Yes, I like alliteration. Deal.
We here in the 5th District of Virginia have a job to do. Finding out who our prospective nominees truly are is turning out to be a fairly daunting task. The sheer volume of candidates has caused equal measures of excitement, bewilderment, and, for some, apathy.
This last is the most dangerous of the three, because apathy has been a staple in our nation’s political realm for over a generation now. This emotion (or, technically, lack thereof) has simultaneously been a detriment to our populace and boon to our political class.
With a full sardine can of candidates vying for the Republican nomination (some less smelly than others), it is incumbent upon us to fully screen them, leaving no question unasked. In simple terms, they have each submitted to us their application for a job. We are, at least in some measure, their prospective employer.
Would you hire someone to protect your most valuable possessions without performing a thorough background check and a full analysis of their character and integrity? Why, then, should we approach this hiring process any differently? After all, the person we select for the job will not be charged with defending some tangible trinket from theft. Their duty will be to protect and defend our inalienable natural rights from the incessant encroachment of a political class hellbent on usurping our power for their own selfish ends.
So, bearing that in mind, it infuriates me to no end when supporters of any of these 8 candidates try to blur this central overriding issue. Some of them will claim that a person’s voting record does not provide us with clues to their overall character and, thus, should somehow be off-limits to our scrutiny. Some will say that a person’s stammers or stutters, at this early stage, are enough to disqualify them from being a legitimate challenger, and their character or principles be damned. Still others have made the ridiculous assertion that, because of one’s fundraising prowess (or lack thereof), we can write them off as a serious contender.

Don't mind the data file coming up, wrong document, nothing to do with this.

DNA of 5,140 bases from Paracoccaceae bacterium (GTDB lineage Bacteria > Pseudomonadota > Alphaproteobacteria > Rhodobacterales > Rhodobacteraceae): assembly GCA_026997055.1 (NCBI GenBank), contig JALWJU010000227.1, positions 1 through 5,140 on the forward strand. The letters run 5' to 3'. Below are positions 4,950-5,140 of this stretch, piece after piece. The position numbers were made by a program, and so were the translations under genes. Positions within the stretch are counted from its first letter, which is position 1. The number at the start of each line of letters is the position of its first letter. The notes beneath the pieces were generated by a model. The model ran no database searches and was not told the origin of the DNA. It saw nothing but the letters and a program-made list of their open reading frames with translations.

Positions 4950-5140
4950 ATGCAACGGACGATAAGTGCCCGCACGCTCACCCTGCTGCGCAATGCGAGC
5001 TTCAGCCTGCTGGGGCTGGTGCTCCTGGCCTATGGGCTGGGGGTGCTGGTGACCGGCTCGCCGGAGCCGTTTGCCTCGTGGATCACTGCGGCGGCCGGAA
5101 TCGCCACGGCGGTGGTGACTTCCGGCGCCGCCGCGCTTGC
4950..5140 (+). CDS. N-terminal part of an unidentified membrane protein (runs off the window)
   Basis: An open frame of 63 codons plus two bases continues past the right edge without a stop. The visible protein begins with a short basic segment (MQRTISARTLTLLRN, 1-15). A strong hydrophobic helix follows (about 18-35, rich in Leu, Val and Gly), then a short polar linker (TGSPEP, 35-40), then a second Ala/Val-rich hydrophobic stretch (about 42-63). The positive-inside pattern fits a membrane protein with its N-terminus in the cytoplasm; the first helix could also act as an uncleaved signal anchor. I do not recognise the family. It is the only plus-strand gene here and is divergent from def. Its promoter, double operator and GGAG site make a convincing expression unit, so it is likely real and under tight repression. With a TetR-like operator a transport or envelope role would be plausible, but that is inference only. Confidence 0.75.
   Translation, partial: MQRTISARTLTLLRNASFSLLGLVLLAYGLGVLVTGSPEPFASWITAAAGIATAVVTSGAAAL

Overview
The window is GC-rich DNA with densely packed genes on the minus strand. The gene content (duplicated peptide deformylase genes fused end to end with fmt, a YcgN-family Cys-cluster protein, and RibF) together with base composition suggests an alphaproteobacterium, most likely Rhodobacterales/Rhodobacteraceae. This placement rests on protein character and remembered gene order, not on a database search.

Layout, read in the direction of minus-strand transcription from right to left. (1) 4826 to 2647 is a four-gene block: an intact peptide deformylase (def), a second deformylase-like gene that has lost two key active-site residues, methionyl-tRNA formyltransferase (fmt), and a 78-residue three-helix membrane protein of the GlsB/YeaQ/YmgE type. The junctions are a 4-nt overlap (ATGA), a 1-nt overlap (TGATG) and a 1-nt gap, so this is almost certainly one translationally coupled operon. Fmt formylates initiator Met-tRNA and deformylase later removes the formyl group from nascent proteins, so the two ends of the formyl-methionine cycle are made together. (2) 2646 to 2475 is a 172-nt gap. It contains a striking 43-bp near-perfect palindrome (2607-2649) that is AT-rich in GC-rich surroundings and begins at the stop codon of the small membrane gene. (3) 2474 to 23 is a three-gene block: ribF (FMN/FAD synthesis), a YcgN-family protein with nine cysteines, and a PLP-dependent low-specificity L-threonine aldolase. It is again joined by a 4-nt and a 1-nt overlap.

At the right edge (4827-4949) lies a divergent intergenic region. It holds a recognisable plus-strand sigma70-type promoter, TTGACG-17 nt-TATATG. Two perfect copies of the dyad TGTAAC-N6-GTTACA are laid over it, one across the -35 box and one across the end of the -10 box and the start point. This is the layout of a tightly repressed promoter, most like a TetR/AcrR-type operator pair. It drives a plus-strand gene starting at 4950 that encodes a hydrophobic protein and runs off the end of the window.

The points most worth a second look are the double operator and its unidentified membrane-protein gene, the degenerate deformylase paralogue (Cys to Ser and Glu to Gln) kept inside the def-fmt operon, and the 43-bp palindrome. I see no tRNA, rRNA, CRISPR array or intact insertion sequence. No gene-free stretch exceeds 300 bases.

Those in the latter category have conveniently neglected to perform the “guzzintas” (as Jethro Bodine would say). Considering that the final quarter of ’09, as far as fundraising for a 2010 race, basically spanned the time frame from Election Day to Christmas. 48 days guzzinta 90 days almost twice, so one can honestly say that the numbers posted by 5th District candidates reflect merely half of a fundraising quarter.
This is not to say that there aren’t other legitimate concerns with some of these candidates, by any means. I have said consistently that there are far too many people in this race, and my volume increased dramatically after December 12th.
The fact of the matter is that, as with any hiring process, there are some resumes and applications that should almost be rejected out-of-hand. In order to filter through these applicants, we must maintain a pinpoint focus (at least until the end of May) on the duties of the position we are trying to fill. Again, this can be summed up by the oath they are required to take when sworn into office, and the simple duties laid out in the document the oath refers to.
You will notice that nowhere in the oath of office, the Constitution, the Declaration, or even the original Congressional rule book (written by Thomas Jefferson) is there any stipulation of party unity. The only loyalty required of a Federal office holder is to the Constitution. That is not to say that all (or even a majority) of our Congress Critters cling unwaveringly to that loyalty. Far from it, in fact.
On numerous occasions, and on both sides of the aisle, elected officials on all levels have cast votes that amount to a direct assault on the letter and spirit of our founding documents. The excuses for doing so vary widely, but the end result is the same. We are, at this very moment, witnessing the damage caused by these reckless actions. (Just visit USDebtClock.org, if you have a strong enough stomach.)
Any vote that is cast which runs contrary to the Constitution, or even purposely undermines it (as we’ve seen more frequently over the past few decades), is essentially a willful violation of that elected official’s sworn oath. This points to a serious flaw in their character, regardless of whether that particular vote was cast for personal or political reasons.
This is why it is absolutely essential to examine the character, convictions, and bedrock principles of our prospective employees, under a microscope and with the highest wattage bulb we can find. Any one of them that withers from the heat should have their application rejected. Immediately.
This is not a time for partisan games, political pedigrees, or inflated egos to take center stage. It is time for thorough examination, of both our candidates and ourselves, if we seek to restore the vision and adhere to the wisdom of our Founders.
Men and women of principle are desperately needed, at this profound moment in history. Just 15 such people, out of 435 in the House of Representatives, can change the entire dynamic, shift the paradigm, and right the ship. Pardon my blatant mixing of metaphors.
Out of the 8 candidates in Virginia’s Fifth, there are a few of the former and a few of the latter. We must focus now, find them out, and move their resumes to the top of the stack or the wastebasket accordingly.
Let’s get work, folks. Time is a’wasting.